argument

  1. Z

    Cantor's Diagonal Argument in a Nutshell

    Cantor's Diagonal Argument in a Nutshell CDA allows every member of a list of infinite binary sequences to be counted except the last one. The last member doesn't exist. The list can be counted.
  2. Z

    Cantor's Diagonal Argument is Wrong

    This is a slight refinement (simplification and condensation) of my previous expositions which evolved in the quoted thread. I put it here because it was being buried, and because it addresses the subject directly.
  3. happy21

    About argument of complex numbers

    Hi, Let, z, z{_{1}}, z{_{2}} be three complex numbers. How to prove the following two properties: (i) arg(z) - arg(-z) = \pm \pi (ii) \mid z{_{1}}+z{_{2 }}\mid=\mid z{_{1}}-z{_{2 }}\mid \Leftrightarrow arg(z{_{1}}) - arg(z{_{2}})=(\pi /2) Thx.
  4. Z

    Cantors Diagonal Argument Automatically Fails

    Cantors Diagonal Argument Aotomatically Fails Even if you "imagine" reaching the end of an infinite binary sequence, it doesn't matter since you always have more sequences than digit places no matter how many digit places there are, and CDA automatically fails. For Ex, two digit places give...
  5. Z

    Cantor's Diagonal Argument and Infinity

    If infinity means endless, you can never get to the end of CDA.
  6. Z

    Cantor's Diagonal Argument

    Suppose I have a set of all infinite sequences of binary digits. Either I know the digits of each sequence or I don't. If I don't, how do I know they are all different? If I do, I can arrange them in numerical (countable) order. The list has a smallest member 0, and I can decide which of any...
  7. A

    Oh Boy, A Crazy Challenge to Cantor's Argument

    Let g(1) = 0 and g(0) = 1. For any infinite binary string $x = x_1x_2x_3\dots$, let $f( \,x) \, = g(x_1)g(x_2)g(x_3)\dots$. If for each element $x$ of a countable set $X$ of infinite binary strings, $f( \,x) \,$ is also in $X$, then let $X$ be considered ‘balanced.’ Let V be a...
  8. SenatorArmstrong

    Modulus and Argument of z

    Hello, I am studying complex numbers. I am a little confused since I see if you have $$z=re^{i\theta} $$ I see you can find $r$ by $$ r = |z| = \sqrt{x^2+y^2}$$ and $$\theta = \arctan(x,y)$$ I have never seen trigonometric functions with more than one variable. Especially in this case where...
  9. Z

    Cantors Diagonal Argument for n digits.

    The number of binary sequences for n digits is always greater than n, for all n. Ex, n=2 10 01 11 00 11=00 is in the list. 00 01 10 11 01=10 is in the list.
  10. Z

    Cantors Diagonal Argument, Logic

    A \rightarrow NotA
  11. M

    Directional derivatives do not guarantee continuity : my argument

    Hi, I've reached the conclusion that just because all of the directional derivatives at a point on a function f (as defined in the image attached) exist, that does not imply that the function is continuous at that point. In turn, that does not guarantee differentiability. Please let me know...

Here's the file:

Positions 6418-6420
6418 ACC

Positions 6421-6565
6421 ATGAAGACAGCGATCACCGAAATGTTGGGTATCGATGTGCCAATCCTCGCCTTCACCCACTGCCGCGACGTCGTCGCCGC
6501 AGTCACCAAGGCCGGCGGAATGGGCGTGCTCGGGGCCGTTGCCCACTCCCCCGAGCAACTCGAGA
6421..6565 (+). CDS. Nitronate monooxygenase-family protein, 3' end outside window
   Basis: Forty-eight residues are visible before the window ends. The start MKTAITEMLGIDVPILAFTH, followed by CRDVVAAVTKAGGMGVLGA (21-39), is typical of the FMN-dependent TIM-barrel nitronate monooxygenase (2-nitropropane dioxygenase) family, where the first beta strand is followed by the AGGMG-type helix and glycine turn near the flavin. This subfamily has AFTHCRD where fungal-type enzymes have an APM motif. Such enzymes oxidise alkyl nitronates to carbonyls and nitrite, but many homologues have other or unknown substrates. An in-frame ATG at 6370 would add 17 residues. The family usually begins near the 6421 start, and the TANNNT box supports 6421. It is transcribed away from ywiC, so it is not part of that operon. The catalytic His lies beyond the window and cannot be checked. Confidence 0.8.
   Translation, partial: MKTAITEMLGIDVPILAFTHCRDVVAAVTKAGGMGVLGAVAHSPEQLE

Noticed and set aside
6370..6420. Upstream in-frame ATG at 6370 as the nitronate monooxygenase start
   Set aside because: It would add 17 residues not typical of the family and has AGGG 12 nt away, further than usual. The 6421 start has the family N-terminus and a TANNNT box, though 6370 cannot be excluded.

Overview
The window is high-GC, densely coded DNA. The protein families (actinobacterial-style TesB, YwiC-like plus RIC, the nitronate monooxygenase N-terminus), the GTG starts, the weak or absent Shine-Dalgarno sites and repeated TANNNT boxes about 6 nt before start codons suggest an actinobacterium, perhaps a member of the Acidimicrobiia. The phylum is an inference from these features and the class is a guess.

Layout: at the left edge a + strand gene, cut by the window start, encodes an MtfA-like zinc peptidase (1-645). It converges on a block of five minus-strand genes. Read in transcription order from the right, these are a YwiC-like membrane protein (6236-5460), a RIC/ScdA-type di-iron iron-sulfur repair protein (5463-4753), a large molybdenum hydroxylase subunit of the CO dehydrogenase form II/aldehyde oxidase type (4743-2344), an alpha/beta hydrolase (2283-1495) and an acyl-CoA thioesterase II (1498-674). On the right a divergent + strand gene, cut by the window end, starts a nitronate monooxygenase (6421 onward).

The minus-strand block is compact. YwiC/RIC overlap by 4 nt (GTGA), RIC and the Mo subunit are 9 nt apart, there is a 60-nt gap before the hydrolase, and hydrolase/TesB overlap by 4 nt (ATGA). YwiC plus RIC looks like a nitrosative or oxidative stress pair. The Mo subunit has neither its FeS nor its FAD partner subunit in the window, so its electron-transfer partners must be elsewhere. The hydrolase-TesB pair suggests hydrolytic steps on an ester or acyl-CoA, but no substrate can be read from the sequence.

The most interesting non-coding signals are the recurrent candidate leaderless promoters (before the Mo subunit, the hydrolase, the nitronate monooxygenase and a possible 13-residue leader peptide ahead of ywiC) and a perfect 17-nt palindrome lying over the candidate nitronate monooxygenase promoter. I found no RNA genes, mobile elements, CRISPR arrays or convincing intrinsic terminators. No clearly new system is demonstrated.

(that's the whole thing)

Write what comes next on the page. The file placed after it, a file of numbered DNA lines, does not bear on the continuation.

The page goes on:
12. M

    I don't see the significance of Cantor's diagonal argument

    I know it shows that we can exhaust all of the naturals leaving out a real number by implementing a rule. But we can do the same thing with matching the naturals with rationals. For example, we can exhaust all elements of N by just matching each of them to each element in the infinite set of...
  13. B

    composite argument properties

    sin(a+b) = sin(a)cos(b) + cos(a)sin(b) Of course there are more for cos etc. I am wondering if any of you fine gentlemen or ladies have any information on the history of this property: I.E: who discovered it and perhaps a location of their notes? I am also in search of a concise proof...
  14. M

    Reals are uncountable - without Cantor diagonal argument

    Gist of proof: length of unit interval = 1, if the reals are countable, the length = 0, contradiction. Proof: Arrange reals into countable list. Let x be an arbitrarily number > 0. Cover first point on list by interval of length x/2, second point by interval of length x/4, third point by...
  15. V

    Cantors Diagonal Argument is Not Diagonal

    In my view, Zylo's problem is that he thinks of infinite in terms of some sort of limit of finite cases.
  16. Z

    Cantor's "Diagonal" Argument, Last Member

    https://en.wikipedia.org/wiki/Cantor%27s_diagonal_argument By definition, Cantor's s is different from every member of the list, so it can only be at the end of the list. But the list is countably infinite and so has no end. So s doesn't exist and Cantor's "Diagonal" Argument fails.
  17. Z

    Cantor's Diagonal Argument Fails by Inductiou

    The only mathematical tool for dealing with infinity is Peano's axiom on Induction. For all n, there are more binary sequences than there are places. Cantor's diagonal construction is impossible. Example, for 2 places there are 4 sequences: 00 01 10 11
  18. Z

    Cantor's Diagonal Argument and Square Arrays

    In order for Cantor's construction to work, his array of countably infinite binary sequences has to be square. If si and sj are two binary sequences in the array, and each has countably infinite many digits, are they the same length? Ref: https://en.wikipedia.org/wiki/Cantor%27s_diagonal_argument
  19. Z

    Cantor's Diagonal Argument and Binary Sequences

    Countably Infinite Reversed Binary Sequence Definitions: Binary Number, Binary Sequence, Reversed Binary Number, Reversed Binary Sequences BN=p_{n}2^{n}+p_{n-1}2^{n-1}+...p_{0}2^{0}\\ BS=p_{n}p_{n-1}....p_{2}p_{1}p_{0}\\ RBN=p_{0}2^{0}+p_{1}2^{1}+p_{2}2^{2}+...p_{n}2^{n}\\...
  20. Z

    Cantor's Diagonal Argument and Infinity

    Cantor's argument fails because there is no natural number greater than every natural number.